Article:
Snow prompts de-icing process at SLC Airport

SALT LAKE CITY, Utah—The holiday winter storm is packing a punch with travelers getting to their destination via airplane.

As the last line of safety before taking the runway, Salt Lake City International Airport has two companies that work to de-ice planes before takeoff.

"Very important, if you don't have it, you don't fly," said Randy Hubbell, General Manager of Integrated Deicing Services who handles six of the seven major airlines out of SLC. Delta provides de-icing services for it's more than 200 daily flights. IDS can de-ice nearly 100 planes per day.

IDS uses a two-fluid system by applying a 'type 1' solution to planes in an effort to remove contamination of snow and/or ice. A second solution, known as 'type 4' is applied after to give the initial solution a 'hold time.' This second application allows for the plane's exterior surface to withstand snow for roughly 35 to 40 minutes before takeoff. When the fluid drains off the plane and onto the ground, the fluid is collected in the drains below to be recycled.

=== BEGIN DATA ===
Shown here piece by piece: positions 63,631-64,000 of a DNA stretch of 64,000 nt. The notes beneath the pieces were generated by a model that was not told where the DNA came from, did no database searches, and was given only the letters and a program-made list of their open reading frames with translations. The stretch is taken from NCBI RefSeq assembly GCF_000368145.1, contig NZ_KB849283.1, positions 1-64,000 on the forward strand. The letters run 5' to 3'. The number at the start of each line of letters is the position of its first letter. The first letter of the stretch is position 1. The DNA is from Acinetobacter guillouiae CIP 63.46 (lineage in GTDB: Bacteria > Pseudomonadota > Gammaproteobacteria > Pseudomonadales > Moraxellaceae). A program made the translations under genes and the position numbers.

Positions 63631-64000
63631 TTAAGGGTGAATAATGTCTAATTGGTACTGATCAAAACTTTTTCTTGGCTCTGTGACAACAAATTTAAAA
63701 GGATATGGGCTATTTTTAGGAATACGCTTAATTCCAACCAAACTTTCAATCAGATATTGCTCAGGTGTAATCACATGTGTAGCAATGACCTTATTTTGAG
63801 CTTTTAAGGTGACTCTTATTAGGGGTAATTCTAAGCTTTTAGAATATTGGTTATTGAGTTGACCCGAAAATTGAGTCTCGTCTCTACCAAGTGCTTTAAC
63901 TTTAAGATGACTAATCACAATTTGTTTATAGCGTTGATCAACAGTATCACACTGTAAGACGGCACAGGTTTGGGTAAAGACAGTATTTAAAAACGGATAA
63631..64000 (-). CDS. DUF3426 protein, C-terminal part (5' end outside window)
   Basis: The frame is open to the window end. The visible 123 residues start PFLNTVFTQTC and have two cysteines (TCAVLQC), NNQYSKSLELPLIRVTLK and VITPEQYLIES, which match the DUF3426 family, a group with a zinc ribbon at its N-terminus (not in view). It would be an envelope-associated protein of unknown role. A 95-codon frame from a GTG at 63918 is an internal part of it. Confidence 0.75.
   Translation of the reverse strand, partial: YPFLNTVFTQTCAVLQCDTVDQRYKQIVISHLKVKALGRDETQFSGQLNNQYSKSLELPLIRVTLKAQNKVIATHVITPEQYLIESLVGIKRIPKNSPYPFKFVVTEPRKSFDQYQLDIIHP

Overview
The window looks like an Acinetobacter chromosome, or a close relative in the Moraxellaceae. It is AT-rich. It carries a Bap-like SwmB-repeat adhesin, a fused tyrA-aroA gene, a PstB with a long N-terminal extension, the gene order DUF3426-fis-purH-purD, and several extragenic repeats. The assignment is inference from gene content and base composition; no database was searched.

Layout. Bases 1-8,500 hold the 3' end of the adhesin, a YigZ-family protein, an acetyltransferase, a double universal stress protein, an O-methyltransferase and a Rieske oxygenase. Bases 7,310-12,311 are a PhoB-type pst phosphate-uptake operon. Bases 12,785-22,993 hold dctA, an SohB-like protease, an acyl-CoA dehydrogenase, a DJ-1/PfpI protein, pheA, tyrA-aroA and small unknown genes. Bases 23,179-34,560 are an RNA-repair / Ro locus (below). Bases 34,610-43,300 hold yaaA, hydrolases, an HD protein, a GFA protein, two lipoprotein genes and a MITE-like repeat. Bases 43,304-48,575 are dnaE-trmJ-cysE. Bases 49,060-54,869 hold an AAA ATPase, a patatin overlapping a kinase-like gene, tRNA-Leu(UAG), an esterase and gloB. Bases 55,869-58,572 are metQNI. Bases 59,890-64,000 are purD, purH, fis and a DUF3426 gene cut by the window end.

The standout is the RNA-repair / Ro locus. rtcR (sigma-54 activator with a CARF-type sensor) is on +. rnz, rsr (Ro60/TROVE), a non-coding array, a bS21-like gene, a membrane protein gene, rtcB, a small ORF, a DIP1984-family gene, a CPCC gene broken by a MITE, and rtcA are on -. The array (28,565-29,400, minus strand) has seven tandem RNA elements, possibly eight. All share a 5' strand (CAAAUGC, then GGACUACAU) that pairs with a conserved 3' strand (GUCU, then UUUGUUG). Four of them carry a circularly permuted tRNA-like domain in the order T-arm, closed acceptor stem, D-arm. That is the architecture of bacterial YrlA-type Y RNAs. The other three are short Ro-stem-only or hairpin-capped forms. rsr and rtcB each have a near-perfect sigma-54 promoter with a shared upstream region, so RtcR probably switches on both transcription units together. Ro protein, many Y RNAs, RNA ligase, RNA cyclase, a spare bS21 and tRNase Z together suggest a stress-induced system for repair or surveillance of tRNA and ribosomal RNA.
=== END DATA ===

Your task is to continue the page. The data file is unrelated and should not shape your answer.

"It provides them a clean, safe aircraft any kind of contaminants on the wing of an aircraft or what we call critical surfaces of the aircraft it could disrupt it," said Hubbell.

IDS takes anywhere from six to ten minutes to de-ice a plane. Those planes are typically filled with passengers during the de-icing process.

"It takes a little extra time and the reason we're doing it, we want to get you to your destinations safely," said Hubbell.

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